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Peterson Family History

Peterson Family History

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Published by JB Peterson
What I think I know about our Peterson family history by JB Peterson
What I think I know about our Peterson family history by JB Peterson

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Categories:Types, Research, Genealogy
Published by: JB Peterson on Jan 02, 2011
Copyright:Attribution Non-commercial


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Peterson Family History
John and Minnie Peterson
Peterson Family History
I want to tell you what I think I know about the Peterson family history, the“Peterson family” being (mostly) the descendants of John Morris Peterson andMinnie Alace Putney. I say “think I know” because history in general and familyhistory (practiced mostly by non-historians) in particular is far from precise.There are countless opportunities for misspelling, misinterpretation, mistakes,mis……, etc. For instance, is Minnie Putney’s middle name Alace as recordedon what may be a page from a Putney Family Bible
or Alice as the Illinois StateMarriage archive
has it?In the pages that follow you will no doubt find what you consider to be errors.Some will have been inherited by me and others will have been created by me.When you find information you consider to be incorrect, I would be mostinterested in hearing the details from you. Please contact me with any commentsyou may have.I hope that this document will serve to inform you and perhaps motivate you totell me what I have left out that should have been included. For now I willdiscuss what I think I know about Johan Magnus Persson, Minnie Alace Putney,and their parents, siblings and children.JB Peterson2802 Hidden Knoll CourtSugar Land, Texas 77478March 21, 2004rcdjbp@gmail.com Peterson - Taylor Genealogy 
 Illinois Statewide Marriage Index, 1763–1900 
Groom Bride Date Vol./Page CountyPETERSON, JOHN M PUTNEY, MINNIE ALICE 07/04/1881 00C/0021 HENDERSON
Peterson Family History
In Sweden
John Morris Peterson was born June 7, 1848, near Katteberg
in Skärstadparish, Jönköpings county in the province of Småland. According to SwedishChurch records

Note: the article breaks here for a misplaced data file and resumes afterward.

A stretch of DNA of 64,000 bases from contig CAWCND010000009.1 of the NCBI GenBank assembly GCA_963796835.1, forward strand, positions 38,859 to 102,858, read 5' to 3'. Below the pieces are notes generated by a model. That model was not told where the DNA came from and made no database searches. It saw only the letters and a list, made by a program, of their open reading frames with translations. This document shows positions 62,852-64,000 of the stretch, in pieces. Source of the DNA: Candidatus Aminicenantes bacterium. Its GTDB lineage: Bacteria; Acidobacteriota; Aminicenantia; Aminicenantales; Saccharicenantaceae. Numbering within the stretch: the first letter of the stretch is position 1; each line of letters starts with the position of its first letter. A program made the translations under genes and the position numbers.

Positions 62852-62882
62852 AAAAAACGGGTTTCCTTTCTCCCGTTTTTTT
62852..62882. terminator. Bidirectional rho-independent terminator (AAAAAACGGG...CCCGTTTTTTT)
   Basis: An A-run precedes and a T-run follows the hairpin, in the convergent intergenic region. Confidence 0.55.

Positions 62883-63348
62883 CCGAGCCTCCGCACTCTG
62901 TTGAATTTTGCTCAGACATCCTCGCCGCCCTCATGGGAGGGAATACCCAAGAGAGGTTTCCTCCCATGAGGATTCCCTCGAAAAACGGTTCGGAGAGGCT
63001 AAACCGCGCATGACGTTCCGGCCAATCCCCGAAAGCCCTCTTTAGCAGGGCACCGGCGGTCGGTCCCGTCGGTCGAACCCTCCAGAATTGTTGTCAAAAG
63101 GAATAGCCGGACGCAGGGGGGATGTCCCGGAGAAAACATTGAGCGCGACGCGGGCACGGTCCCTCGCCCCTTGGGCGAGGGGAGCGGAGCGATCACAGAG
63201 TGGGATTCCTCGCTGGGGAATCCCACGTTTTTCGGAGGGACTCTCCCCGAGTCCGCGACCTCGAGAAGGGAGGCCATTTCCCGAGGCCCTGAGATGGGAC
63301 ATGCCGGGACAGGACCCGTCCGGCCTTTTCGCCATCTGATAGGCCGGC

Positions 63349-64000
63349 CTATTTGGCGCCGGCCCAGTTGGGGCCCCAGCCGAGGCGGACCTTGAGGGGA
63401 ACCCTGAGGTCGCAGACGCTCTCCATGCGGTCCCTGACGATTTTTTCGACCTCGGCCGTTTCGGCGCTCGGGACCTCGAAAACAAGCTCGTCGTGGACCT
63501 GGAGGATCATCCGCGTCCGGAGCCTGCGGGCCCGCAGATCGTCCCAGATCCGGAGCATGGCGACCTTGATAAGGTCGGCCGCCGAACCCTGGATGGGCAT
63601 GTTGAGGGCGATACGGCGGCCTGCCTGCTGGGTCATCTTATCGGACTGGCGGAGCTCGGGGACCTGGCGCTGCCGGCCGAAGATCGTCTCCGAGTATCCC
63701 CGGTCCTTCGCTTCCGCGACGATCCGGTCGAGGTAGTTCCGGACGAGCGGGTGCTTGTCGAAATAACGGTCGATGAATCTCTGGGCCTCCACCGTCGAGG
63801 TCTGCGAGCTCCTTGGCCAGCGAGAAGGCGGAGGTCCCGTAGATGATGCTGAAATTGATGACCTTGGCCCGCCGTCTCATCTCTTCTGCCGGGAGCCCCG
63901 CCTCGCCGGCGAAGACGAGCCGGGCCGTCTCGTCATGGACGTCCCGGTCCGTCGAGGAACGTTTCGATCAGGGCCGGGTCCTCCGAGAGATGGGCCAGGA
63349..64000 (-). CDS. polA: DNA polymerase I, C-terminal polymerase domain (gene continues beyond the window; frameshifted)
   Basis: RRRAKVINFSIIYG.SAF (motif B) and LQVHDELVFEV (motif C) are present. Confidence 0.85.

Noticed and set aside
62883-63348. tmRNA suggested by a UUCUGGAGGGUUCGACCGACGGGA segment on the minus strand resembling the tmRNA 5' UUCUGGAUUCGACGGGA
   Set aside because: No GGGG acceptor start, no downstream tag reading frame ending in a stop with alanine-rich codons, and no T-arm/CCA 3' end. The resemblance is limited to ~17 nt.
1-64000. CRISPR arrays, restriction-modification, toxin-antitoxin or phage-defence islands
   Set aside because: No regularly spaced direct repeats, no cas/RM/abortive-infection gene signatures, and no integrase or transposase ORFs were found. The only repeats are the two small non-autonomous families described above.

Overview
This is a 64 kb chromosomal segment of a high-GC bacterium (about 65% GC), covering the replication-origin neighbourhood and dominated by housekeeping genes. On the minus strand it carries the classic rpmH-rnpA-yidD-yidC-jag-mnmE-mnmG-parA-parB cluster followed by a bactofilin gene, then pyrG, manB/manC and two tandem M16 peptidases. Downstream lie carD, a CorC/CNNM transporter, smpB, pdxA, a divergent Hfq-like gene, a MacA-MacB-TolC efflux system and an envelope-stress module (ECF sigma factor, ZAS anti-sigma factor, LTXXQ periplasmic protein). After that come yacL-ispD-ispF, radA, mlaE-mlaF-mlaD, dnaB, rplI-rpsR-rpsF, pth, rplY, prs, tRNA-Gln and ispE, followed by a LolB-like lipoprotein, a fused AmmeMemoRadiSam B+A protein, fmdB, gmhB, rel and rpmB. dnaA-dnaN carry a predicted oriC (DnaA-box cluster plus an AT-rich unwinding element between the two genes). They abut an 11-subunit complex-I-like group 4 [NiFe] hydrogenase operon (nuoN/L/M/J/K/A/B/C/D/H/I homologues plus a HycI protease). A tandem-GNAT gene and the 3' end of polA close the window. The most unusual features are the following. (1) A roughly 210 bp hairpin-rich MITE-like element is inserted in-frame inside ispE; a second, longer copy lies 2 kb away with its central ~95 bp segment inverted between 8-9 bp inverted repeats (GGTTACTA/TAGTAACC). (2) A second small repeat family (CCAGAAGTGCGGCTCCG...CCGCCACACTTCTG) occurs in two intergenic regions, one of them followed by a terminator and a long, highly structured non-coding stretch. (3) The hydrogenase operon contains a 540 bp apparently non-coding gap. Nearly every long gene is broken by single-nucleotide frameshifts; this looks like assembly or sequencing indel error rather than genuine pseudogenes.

he was named Johan Magnus. His father was Per Jonassonand his mother was Brita Månsdotter. In accordance with the patronymic namingsystem used prior to 1900 in Sweden the sons of Per Jonasson took Persson(Per’s son) as their last names and his daughters took Persdotter (Per’sdaughter) as their last names. The “Americanization” of Swedish names led medown many blind alleys when I first began researching the Peterson familyhistory. The family history data I had access to in the 1990’s listed Per and Britaby their Americanized names as Peter Johnson and Mary Munson.As you may have noticed if you looked at the partial image of the SwedishChurch record in the appendix, Johan had a number of siblings in 1850. Theywere twins Maja (Maria) and Brita (Mary) born in 1836, Johannes born in 1839,Lars Petter born in 1842, and Anna Christina born in 1845. Johan’s arrival in1848 was followed by the birth of Johanna in 1851, Karl August in 1852, JohannaSofia in 1855, Per Alford in 1859 and Inga Carlotta in 1861.In various records dated through 1869, Johan’s occupation is listed as farmer (bonde). The family moved a number of times as Johan was growing up, stayingin Skärstad parish. In 1869 Johan joined thousands of other Swedes whoemigrated to the United States. Swedish emigration records show that Johan leftEsbjörnarp on March 19, 1869, bound for America. The American West
websitehas this to say about the Swedish migration to the United States:
“The Swedish mass emigration would not have been possible withoutthe Swedish railroads and the organized passenger traffic over theAtlantic. At this time no Swedish line carried passengers directlyfrom Gothenburg [Sweden] to New York. The Swedes therefore hadto use British or German ships. The emigrant route started with thetrain ride to the big port of Gothenburg, where the complete passage,such as Gothenburg-Chicago, of the British Wilson Line, brought theemigrants to Hull in England. A train took them across the country toLiverpool or Glasgow; from there the Inman Line or some othercompany's ships sailed them to New York. The whole voyageGothenburg-New York need not take more than three weeks in 1870.”
 Map of Katteberg (now Lyckås) 
 Swedish Church records for Katteberg 1847 – 1850 listing son Johan Magnus born 7/6 1848. 
 The American West 

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